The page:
Collaborations : ISTO, GéHCO, CEREGE, MIO ENTPE, IRSN.

RESOBAM network (RESeau d’Observations des BAdlands en zone Méditerranéenne, coord. : Y. Copard)
Funding agency : MISTRAL – ENVIMed (2013-2014).
One of the consequences of the Global Change is the increase of extreme events frequency as heavy precipitations which, in turn, leading to an increase of erosion. Such process is expressed by dramatic floods provoking some deleterious effects both for Human activities, communities and individuals than for environment. In particular, it is expected that countries from the south shore of the Mediterranean Sea would be the most stressed and impacted by these environmental changes. In this respect, RESOBAM addresses two important issues related to the sedimentary and GOC transfers within instrumented badlands catchments and would help to propose the instrumentation of a future badlands pilot site in NE Algeria.
Instrumented sites on badlands : Draix (France), Vallcebre, Arnas/Arraguas, Tabernas (Spain), Soumam river sub-catchment (Algeria).
Collaborations : Irstea, CSIC-IPE, CSIC-IDAEA, CSIC-EEZA, U. Zaragoza, 3BS-Univ. Bejaia.

Research activities on analytical developments for the study of OM

In sediments, the main scientific challenge remains to develop some new technics leading to well identify, and if possible, quantify each OM sources at high resolution. Among these potential methods, spectrocolorimetry, hyperspectral camera and Rock-Eval 6 pyrolysis are promising.
Spectrocolorimeter proves to be powerful tool for the determination of sedimentological structures, facies as this instrument is non destructive, easy to use and maintain, portable for use in the field, fast to implement and is capable of high resolution. This technique helps to identify the different pigments linked to the degradation and/or nature of the OM (Debret et al, 2011). Some evidences indicate the usefulness of spectrophotometry to track recalcitrant OM as combustion residue and geological OM (Debret et al., submitted). In this respect, ongoing developments concern the hyperspectral camera, which provides the same signals than spectrophotometry but at a higher spatial resolution (65 um pixel size) and at a higher spectral resolution (3 nm).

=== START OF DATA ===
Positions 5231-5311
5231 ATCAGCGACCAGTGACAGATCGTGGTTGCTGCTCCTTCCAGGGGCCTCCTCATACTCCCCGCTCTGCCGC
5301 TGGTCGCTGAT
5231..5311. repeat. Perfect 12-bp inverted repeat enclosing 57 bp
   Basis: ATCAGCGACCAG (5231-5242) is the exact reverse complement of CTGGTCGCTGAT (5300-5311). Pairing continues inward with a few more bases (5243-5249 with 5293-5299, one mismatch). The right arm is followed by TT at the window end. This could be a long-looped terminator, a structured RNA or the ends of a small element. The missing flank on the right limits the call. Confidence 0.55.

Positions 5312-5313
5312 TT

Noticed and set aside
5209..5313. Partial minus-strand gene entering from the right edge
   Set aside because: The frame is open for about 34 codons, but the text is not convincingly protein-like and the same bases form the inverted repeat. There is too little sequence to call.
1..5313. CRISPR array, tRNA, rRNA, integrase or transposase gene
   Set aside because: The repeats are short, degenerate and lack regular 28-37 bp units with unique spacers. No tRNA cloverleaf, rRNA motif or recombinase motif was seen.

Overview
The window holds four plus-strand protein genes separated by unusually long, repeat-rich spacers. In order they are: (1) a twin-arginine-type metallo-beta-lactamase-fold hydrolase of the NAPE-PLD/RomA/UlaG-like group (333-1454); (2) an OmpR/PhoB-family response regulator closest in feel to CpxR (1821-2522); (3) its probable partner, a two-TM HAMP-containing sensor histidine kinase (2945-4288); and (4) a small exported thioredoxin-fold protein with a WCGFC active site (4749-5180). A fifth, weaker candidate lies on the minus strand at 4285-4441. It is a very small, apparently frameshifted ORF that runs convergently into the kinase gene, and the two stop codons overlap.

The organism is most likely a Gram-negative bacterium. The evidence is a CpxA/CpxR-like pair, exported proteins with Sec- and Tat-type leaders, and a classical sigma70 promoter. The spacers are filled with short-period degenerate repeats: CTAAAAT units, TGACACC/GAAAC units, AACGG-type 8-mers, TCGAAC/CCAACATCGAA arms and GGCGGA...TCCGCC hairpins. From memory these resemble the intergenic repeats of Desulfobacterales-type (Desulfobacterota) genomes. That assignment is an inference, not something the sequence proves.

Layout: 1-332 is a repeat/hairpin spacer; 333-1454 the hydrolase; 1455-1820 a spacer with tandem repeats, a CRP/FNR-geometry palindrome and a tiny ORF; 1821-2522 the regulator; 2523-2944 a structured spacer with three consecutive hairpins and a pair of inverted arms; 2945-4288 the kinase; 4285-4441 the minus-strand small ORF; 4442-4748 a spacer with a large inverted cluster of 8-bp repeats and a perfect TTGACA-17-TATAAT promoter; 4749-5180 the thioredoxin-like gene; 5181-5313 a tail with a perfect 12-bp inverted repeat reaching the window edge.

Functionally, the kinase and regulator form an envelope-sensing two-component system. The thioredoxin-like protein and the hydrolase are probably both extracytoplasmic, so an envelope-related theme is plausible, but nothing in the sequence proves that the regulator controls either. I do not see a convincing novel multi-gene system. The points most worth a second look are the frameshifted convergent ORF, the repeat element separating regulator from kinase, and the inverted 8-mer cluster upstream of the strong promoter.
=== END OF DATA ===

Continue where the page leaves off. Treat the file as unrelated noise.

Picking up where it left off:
Collaborations : Chrono-Environnement, Edytem, IFPEN and Berne University. At M2C, M. Debret is the leader of this research activity.

Rock-Eval 6 pyrolysis is a routine technique used for bulk characterisation of natural OM. Further details on OM signatures were evidenced by some treatments on the S2 signals (Disnar et al., 2003). Such a development was further used to track geological orgC in suspended load within a catchment (Copard et al., 2006). Ongoing activities concern the exploration of other signals in order to extract the BCM signature from a OM mélange and the coupling RE6 pyrolysis with ATR-FTIR spectroscopy (Delarue et al., 2013).
Collaborations : ISTO.

These methodological developments are supported by a task named PAF (hyPerspectral Analyzes of organic Fraction) included in the federative and regional project TEQQ (Transfert Eau Qualité Quantité).
Funding agency : general council of the region Haute-Normandie via the SCALE federation and own lab resources (2013).
Studied sites are regional (Basse-Normandie : darse des docks along the Seine River and fluvial sediments from the Eure River) and national (lake Bresson, Esterel range ; badlands of the Durance catchment).